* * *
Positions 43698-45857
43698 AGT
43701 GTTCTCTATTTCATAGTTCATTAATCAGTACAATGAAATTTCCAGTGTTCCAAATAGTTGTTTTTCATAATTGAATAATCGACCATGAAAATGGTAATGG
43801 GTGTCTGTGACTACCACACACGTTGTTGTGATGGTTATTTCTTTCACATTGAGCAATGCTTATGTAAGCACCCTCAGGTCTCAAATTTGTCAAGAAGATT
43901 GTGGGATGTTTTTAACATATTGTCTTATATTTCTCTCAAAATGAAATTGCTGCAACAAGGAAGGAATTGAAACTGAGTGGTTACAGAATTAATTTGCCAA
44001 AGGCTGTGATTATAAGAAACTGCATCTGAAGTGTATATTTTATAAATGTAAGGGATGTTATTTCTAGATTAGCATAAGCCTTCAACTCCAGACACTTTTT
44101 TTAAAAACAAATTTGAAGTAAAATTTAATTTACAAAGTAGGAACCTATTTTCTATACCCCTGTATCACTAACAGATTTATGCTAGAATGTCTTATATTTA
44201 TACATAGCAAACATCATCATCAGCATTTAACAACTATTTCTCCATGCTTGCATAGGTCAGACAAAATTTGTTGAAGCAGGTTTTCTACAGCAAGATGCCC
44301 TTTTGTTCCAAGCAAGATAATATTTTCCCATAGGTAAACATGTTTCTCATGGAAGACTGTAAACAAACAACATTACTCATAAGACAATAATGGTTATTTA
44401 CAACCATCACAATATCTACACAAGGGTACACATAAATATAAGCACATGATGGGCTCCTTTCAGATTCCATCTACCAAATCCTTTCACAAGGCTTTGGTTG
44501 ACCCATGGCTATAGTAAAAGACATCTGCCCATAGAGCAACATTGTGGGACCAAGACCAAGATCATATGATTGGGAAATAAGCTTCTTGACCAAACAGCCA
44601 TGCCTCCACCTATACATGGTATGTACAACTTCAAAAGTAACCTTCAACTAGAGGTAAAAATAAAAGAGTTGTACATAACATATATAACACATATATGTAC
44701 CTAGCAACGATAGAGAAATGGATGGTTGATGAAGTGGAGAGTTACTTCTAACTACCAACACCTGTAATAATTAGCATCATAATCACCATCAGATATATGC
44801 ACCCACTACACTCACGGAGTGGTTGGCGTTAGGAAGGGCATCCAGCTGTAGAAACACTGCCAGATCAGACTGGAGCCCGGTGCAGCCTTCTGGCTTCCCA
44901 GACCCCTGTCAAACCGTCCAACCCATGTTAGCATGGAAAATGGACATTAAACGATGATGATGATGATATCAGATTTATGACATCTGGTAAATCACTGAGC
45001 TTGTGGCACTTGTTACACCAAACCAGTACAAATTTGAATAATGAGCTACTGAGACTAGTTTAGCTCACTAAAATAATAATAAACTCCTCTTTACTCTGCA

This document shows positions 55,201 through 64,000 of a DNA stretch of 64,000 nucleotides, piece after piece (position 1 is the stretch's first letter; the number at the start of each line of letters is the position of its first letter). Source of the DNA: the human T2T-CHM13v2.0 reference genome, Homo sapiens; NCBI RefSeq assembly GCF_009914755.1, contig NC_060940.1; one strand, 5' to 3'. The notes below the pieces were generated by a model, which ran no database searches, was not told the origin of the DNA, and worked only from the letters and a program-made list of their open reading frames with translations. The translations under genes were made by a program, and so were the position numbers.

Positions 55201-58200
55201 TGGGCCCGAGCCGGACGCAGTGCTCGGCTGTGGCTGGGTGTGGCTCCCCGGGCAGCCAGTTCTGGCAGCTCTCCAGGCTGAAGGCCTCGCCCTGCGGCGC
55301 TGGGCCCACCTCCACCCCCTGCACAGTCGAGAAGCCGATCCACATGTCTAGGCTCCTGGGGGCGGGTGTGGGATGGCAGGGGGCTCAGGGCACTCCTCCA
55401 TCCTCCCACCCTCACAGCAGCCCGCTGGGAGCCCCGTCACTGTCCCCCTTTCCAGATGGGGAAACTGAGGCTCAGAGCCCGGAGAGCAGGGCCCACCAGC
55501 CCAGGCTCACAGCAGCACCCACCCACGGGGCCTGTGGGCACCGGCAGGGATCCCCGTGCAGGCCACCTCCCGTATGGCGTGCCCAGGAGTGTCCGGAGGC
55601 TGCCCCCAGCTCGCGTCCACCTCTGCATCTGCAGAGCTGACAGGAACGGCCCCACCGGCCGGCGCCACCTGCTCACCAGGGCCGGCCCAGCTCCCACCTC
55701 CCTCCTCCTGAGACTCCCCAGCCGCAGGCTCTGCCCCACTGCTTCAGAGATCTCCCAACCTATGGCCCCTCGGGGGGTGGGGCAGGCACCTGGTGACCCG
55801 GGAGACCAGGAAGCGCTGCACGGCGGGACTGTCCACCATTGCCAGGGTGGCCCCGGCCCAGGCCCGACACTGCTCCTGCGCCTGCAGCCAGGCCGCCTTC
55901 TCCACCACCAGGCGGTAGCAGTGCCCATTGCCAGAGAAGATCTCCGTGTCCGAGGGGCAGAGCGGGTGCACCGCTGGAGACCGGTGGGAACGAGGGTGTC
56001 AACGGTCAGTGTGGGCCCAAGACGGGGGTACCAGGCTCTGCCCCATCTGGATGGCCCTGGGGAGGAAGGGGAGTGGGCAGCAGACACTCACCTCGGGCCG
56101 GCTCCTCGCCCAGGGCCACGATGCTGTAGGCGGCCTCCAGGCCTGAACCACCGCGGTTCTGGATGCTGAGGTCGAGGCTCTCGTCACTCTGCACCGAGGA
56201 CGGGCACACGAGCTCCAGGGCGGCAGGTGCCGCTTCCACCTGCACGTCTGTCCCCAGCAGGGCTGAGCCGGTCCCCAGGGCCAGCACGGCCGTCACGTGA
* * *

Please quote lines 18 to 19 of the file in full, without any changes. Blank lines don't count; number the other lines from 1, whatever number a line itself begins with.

Positions 55201-58200
55201 TGGGCCCGAGCCGGACGCAGTGCTCGGCTGTGGCTGGGTGTGGCTCCCCGGGCAGCCAGTTCTGGCAGCTCTCCAGGCTGAAGGCCTCGCCCTGCGGCGC